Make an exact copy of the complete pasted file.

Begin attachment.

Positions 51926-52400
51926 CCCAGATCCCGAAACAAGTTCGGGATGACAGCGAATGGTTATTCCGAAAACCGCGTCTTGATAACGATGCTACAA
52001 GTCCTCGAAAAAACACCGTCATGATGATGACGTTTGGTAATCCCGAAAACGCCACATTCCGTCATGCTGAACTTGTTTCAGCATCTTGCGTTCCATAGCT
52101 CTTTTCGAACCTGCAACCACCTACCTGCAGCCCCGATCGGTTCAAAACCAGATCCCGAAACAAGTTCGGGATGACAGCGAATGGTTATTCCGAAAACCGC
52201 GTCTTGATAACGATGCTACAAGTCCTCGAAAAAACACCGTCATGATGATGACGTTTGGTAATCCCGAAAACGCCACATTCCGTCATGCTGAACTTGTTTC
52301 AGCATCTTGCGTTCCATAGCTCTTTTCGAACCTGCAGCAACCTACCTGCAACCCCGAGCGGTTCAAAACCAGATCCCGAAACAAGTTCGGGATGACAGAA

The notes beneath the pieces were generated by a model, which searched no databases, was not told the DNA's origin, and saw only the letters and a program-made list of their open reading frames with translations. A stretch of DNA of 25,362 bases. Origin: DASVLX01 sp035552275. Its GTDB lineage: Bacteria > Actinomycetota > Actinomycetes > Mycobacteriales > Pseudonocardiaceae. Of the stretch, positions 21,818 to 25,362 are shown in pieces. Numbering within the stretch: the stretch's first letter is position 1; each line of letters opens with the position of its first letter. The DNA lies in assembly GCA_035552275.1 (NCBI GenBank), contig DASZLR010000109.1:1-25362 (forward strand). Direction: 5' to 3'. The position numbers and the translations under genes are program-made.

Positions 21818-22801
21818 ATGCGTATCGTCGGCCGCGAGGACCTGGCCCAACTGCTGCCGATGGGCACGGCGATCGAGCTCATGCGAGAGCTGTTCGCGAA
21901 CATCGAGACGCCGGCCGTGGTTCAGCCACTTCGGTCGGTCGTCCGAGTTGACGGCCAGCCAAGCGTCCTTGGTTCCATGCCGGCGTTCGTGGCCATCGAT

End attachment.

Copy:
Positions 51926-52400
51926 CCCAGATCCCGAAACAAGTTCGGGATGACAGCGAATGGTTATTCCGAAAACCGCGTCTTGATAACGATGCTACAA
52001 GTCCTCGAAAAAACACCGTCATGATGATGACGTTTGGTAATCCCGAAAACGCCACATTCCGTCATGCTGAACTTGTTTCAGCATCTTGCGTTCCATAGCT
52101 CTTTTCGAACCTGCAACCACCTACCTGCAGCCCCGATCGGTTCAAAACCAGATCCCGAAACAAGTTCGGGATGACAGCGAATGGTTATTCCGAAAACCGC
52201 GTCTTGATAACGATGCTACAAGTCCTCGAAAAAACACCGTCATGATGATGACGTTTGGTAATCCCGAAAACGCCACATTCCGTCATGCTGAACTTGTTTC
52301 AGCATCTTGCGTTCCATAGCTCTTTTCGAACCTGCAGCAACCTACCTGCAACCCCGAGCGGTTCAAAACCAGATCCCGAAACAAGTTCGGGATGACAGAA

The notes beneath the pieces were generated by a model, which searched no databases, was not told the DNA's origin, and saw only the letters and a program-made list of their open reading frames with translations. A stretch of DNA of 25,362 bases. Origin: DASVLX01 sp035552275. Its GTDB lineage: Bacteria > Actinomycetota > Actinomycetes > Mycobacteriales > Pseudonocardiaceae. Of the stretch, positions 21,818 to 25,362 are shown in pieces. Numbering within the stretch: the stretch's first letter is position 1; each line of letters opens with the position of its first letter. The DNA lies in assembly GCA_035552275.1 (NCBI GenBank), contig DASZLR010000109.1:1-25362 (forward strand). Direction: 5' to 3'. The position numbers and the translations under genes are program-made.

Positions 21818-22801
21818 ATGCGTATCGTCGGCCGCGAGGACCTGGCCCAACTGCTGCCGATGGGCACGGCGATCGAGCTCATGCGAGAGCTGTTCGCGAA
21901 CATCGAGACGCCGGCCGTGGTTCAGCCACTTCGGTCGGTCGTCCGAGTTGACGGCCAGCCAAGCGTCCTTGGTTCCATGCCGGCGTTCGTGGCCATCGAT